ALFRED STIEGLITZ, EDITOR
1864 - 1946
(New York: Published by 291, 291 Fifth Avenue, New York, N. Y., March 1915 - February 1916), 2 complete series of 12 Numbers in 9 issues (one deluxe, one regular), each comprising Nos. 1, 2, 3, 4, 5/6, 7/8, 9, 10/11, and 12, illustrated with reproductions of artwork and typographical compositions by Francis Picabia, John Marin, Pablo Picasso, Maurice de Zayas, and others, some with hand-coloring, and each including the large-format photogravure of Alfred Stieglitz's The Steerage, one printed on thin Japanese paper (deluxe set) and the other on Japanese vellum (regular set), inserted in Nos. 7/8 as issued; each set together with a single folio sheet announcing the opening of the Modern Gallery, inserted in No. 9 as issued; 10 individual wrappers, and one outer wrapper, initialed AS., titled "291", dated March 2/1917., inscribed To Georgia O'Keeffe, and annotated One of twelve complete sets like this in Stieglitz's hand in pencil. Folio, possibly original red folding portfolio case
The issues various sizes to: 19 by 12 ⅝ inches
(48.3 by 32.1 cm)
Executed in 1915-16.
This rare double set of Stieglitz's '291' includes a complete deluxe and a complete regular edition. The deluxe edition is printed on thick, sleek paper. Nos. 10/11 of both editions is printed on a glossy paper. Each Number is in generally excellent condition.
Nos.1 and 5/6 of the regular edition are very slightly age-darkened overall.
'The Steerage' included in the deluxe edition, printed on thin Japanese paper, has a very minor crease at the upper left margin corner; 'The Steerage' included in the regular edition is printed on Japanese vellum; there is image offsetting on the interior of Nos. 7/8 in which the photogravure is enclosed.
The Modern Gallery announcement included in the deluxe edition is printed on thin tissue paper, while that included in the regular edition is printed on a thicker wove paper.
The wrappers are in generally excellent condition, except for a few very minor creases.
The portfolio case is worn overall. It is fully separated at the spine, and 1/3 of the spine is detached but present.
In response to your inquiry, we are pleased to provide you with a general report of the condition of the property described above. Since we are not professional conservators or restorers, we urge you to consult with a restorer or conservator of your choice who will be better able to provide a detailed, professional report. Prospective buyers should inspect each lot to satisfy themselves as to condition and must understand that any statement made by Sotheby's is merely a subjective qualified opinion.
NOTWITHSTANDING THIS REPORT OR ANY DISCUSSIONS CONCERNING CONDITION OF A LOT, ALL LOTS ARE OFFERED AND SOLD "AS IS" IN ACCORDANCE WITH THE CONDITIONS OF SALE PRINTED IN THE CATALOGUE.
Alfred Stieglitz, New York
Gift of the above to Georgia O’Keeffe, 1917
By descent to the present owner
Complete sets of '291' seldom come to market and it is believed that no other double set of '291' has appeared at auction. The lot offered here includes two complete sets, both the regular and the deluxe editions. Stieglitz’s annotation on the wrapper ‘One of twelve complete sets like this’ indicates that intact double sets such as this are exceedingly rare.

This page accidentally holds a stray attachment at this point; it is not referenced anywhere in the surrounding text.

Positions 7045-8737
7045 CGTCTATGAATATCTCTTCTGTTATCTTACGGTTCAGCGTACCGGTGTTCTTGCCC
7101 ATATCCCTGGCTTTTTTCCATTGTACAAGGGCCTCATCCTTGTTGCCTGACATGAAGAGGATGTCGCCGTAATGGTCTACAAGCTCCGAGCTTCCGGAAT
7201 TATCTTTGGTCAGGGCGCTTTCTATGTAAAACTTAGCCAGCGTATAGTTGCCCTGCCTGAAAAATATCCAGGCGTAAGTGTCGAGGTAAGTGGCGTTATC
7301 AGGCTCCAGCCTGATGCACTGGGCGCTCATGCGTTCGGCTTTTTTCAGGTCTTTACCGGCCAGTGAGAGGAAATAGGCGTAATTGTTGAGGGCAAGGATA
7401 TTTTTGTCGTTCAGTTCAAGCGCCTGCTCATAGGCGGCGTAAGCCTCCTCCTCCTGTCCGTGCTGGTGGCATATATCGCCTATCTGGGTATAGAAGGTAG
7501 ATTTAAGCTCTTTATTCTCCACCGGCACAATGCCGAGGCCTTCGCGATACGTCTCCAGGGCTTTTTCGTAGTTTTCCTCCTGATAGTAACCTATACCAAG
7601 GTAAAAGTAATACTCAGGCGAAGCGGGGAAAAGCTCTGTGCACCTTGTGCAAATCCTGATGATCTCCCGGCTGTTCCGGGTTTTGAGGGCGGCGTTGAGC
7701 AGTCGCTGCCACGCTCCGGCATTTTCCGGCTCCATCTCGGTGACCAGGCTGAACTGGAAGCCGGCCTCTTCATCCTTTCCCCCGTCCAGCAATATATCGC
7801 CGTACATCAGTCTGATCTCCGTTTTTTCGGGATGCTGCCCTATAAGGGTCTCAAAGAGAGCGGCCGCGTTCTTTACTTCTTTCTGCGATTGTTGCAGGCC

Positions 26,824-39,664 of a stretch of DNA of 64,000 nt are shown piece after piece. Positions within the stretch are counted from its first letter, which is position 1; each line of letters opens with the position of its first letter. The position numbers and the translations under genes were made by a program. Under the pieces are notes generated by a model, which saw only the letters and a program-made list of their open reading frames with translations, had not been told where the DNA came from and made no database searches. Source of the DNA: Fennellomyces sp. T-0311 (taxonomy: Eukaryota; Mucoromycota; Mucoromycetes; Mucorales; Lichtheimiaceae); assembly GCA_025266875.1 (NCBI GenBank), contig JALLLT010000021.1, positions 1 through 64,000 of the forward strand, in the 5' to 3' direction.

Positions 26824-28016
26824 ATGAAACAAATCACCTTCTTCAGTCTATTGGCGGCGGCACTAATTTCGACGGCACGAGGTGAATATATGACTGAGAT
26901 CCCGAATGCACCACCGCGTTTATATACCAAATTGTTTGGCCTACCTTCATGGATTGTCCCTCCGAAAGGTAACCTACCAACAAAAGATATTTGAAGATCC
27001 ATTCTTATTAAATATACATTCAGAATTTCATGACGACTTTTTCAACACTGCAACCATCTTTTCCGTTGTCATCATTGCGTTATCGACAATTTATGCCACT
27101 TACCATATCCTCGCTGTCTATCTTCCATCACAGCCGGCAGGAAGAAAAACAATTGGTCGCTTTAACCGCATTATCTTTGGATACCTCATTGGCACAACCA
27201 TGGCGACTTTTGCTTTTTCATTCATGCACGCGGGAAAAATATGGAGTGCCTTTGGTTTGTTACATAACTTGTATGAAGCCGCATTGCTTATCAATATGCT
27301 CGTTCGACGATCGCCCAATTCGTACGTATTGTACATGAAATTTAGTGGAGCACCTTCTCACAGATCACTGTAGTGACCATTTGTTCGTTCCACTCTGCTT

In January 1915, Paul Haviland and Marius de Zayas visited Alfred Stieglitz at his gallery, 291: ‘We and Agnes Meyer feel that 291 is in a rut. The war has put a damper on everything. We must do something. We have the idea that 291 should publish a monthly magazine devoted to the most modern art and to satire, presented in a spirit related to some of the most modern publications in France’ (Dorothy Norman, “Four Happenings: The Magazine ‘291’ and ‘The Steerage’,” Twice a Year 8/9 (Spring/Summer–Fall/Winter 1942, p. 131). Stieglitz agreed to this idea, along with the proposal that the publication be named after his gallery, and the foursome proceeded with the new project. The proto-Dada publication ‘291’ was entirely different in format from ‘Camera Work’ (see Lot 42) or any other existing periodical. Several of the issues were hand-colored, rendering them inherently unique, and making the publication an artwork in itself. With the first issue published in March 1915, ‘291’ would eventually consist of twelve numbers in all (six single issues and three double issues) and was available in both a ‘regular’ edition, printed on thick paper, and a ‘deluxe’ edition, printed on Japanese vellum.
One double issue (Nos. 7/8, September/October 1915) was devoted to photography and included a photogravure of Stieglitz’s renowned image The Steerage (1907). Under Stieglitz’s supervision, five hundred photogravure proofs were pulled on Imperial Japan paper for the regular edition and a smaller edition was pulled on thin Japan tissue for the special deluxe edition. The regular edition was available for $2 dollars and the price of the deluxe edition was available on request. Given the positive feedback he had received about this photograph, Stieglitz was confident that many people would subscribe to ‘291’ in order to have their very own copy of The Steerage. Not much was done to attract subscribers, and Stieglitz and his collaborators had overestimated wartime demand for such a publication: about 100 people subscribed to the regular edition and only 8 to the deluxe edition. In a final satirical gesture, Stieglitz sold the remaining 8,000 or so copies of the regular edition in 1917 to a rag picker for $5.80; he kept the deluxe copies but eventually destroyed most of them.